In the interview for Labour Mobility Initiative Professor Jerzy Hausner says, among others, about EU sentiments on the implementation of the enforcement Directive and the achieved compromise. We invite you to watch the interview recorded during II European Labour Mobility Congress.
Professor Jerzy Hausner officially opened the plenary session at the II European Labour Mobility Congress. In his speech he stressed the importance of posting of workers, stating that „posting of workers is one of the factor that increases the competitiveness of Polish economy. This is our national interest. ”
During the Congress former Deputy Prime Minister and Minister of Economy, Labour and Social Policy also gave an interview which you can watch above. The interview comments Marek Benio, Ph.D. – Vice-President of Labour Mobility Initiative:
As per the prevailing mood around the implementation of the enforcement Directive the overall sentiment towards the document was exceptionally favorable. After the EU enlargement, the common belief was that everyone would benefit from that. By now this is already not the case. However, Professor Hausner sees the reasons for changing the political climate within the EU in the economic crisis, and not in the enlargement. The crisis results in social discontent, from which many politicians are trying to profit in order to build their political capital. Eurosceptic voices opposing the EU freedoms, including the freedom to provide services, are becoming more and more enthusiastic, though not yet in Poland. For this reason, the more difficult it was to obtain a compromise on posting of workers satisfactory for Polish companies.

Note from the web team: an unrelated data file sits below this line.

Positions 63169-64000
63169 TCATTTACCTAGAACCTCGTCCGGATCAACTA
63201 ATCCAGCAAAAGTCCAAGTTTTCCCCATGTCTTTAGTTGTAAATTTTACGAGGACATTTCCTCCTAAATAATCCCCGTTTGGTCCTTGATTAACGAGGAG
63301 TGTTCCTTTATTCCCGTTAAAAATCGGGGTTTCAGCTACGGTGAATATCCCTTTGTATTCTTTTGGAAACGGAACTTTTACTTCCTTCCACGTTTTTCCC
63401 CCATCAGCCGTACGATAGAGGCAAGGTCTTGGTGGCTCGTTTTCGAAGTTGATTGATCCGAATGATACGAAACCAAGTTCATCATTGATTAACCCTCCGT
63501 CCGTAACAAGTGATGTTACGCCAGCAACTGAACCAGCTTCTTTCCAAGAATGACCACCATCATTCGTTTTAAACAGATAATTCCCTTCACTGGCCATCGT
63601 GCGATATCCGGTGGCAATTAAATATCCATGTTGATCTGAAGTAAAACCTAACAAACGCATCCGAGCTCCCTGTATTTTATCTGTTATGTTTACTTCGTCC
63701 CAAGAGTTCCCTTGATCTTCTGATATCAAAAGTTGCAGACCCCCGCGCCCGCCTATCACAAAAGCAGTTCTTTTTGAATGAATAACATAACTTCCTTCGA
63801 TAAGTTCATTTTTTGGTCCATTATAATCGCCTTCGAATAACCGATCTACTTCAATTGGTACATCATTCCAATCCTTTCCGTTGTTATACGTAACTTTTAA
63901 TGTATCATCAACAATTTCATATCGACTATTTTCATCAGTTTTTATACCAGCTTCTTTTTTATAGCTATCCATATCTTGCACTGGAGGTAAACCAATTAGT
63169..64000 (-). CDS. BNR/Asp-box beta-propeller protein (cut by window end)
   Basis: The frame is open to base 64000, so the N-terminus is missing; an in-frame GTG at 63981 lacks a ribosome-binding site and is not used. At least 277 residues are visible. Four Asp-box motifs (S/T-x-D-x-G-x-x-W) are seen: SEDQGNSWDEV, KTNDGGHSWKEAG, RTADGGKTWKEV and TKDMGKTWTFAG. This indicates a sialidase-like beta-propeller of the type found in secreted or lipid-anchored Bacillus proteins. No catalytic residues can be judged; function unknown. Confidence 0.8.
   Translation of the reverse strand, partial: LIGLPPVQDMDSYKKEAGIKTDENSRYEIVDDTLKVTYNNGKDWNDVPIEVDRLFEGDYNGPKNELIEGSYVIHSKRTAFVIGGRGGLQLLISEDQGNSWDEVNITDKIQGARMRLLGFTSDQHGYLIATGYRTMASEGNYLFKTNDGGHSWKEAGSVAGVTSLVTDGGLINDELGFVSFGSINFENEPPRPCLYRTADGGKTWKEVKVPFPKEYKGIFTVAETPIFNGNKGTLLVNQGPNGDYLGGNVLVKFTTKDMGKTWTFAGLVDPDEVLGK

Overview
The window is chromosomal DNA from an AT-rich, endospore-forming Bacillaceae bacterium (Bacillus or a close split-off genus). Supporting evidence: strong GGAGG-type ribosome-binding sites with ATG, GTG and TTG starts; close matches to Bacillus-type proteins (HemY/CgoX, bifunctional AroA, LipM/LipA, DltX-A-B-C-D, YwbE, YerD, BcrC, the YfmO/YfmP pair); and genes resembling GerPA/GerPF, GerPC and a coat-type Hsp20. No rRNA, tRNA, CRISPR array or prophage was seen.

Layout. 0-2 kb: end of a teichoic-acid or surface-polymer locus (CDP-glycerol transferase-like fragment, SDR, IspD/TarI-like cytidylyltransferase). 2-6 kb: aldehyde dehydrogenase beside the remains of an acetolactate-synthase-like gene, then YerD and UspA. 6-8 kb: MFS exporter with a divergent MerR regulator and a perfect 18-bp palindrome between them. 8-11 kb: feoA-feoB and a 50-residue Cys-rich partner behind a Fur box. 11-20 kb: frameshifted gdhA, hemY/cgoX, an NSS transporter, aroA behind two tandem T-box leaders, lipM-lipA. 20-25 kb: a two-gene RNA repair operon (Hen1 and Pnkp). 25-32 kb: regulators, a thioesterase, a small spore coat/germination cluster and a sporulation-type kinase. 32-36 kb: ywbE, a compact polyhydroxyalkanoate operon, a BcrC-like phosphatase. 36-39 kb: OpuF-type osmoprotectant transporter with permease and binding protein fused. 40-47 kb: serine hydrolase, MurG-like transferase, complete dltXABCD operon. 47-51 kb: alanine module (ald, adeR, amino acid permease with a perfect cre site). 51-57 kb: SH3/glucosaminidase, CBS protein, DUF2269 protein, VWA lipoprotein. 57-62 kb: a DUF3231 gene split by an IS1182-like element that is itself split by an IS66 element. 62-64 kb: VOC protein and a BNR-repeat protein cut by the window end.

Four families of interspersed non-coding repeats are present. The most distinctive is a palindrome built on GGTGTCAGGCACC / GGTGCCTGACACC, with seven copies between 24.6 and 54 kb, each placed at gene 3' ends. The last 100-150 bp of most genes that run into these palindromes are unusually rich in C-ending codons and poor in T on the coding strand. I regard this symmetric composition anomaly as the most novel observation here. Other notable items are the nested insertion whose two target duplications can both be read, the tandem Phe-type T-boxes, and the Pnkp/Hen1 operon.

Incidentally, Prof. Hausner gives an interesting measure of compromise. In his opinion, the compromise is measured by how much each party has offered. Thus, there is no triumphalism, and no possibility that either party had won. However, each party voluntarily agreed to the final solution. In this sense, the enforcement Directive is a good compromise – everyone had something to give and something to take.
Poland is also the host country for workers from other EU countries, although the scale of this phenomenon is rather small. An example of a sector that employs many foreigners are banking services. We have to reckon with the fact that for demographic reasons in several years our labour market will also need external labor resources. Gradually, we would become a host country for posted workers. Would we then also join the group of countries seeking to block the posting?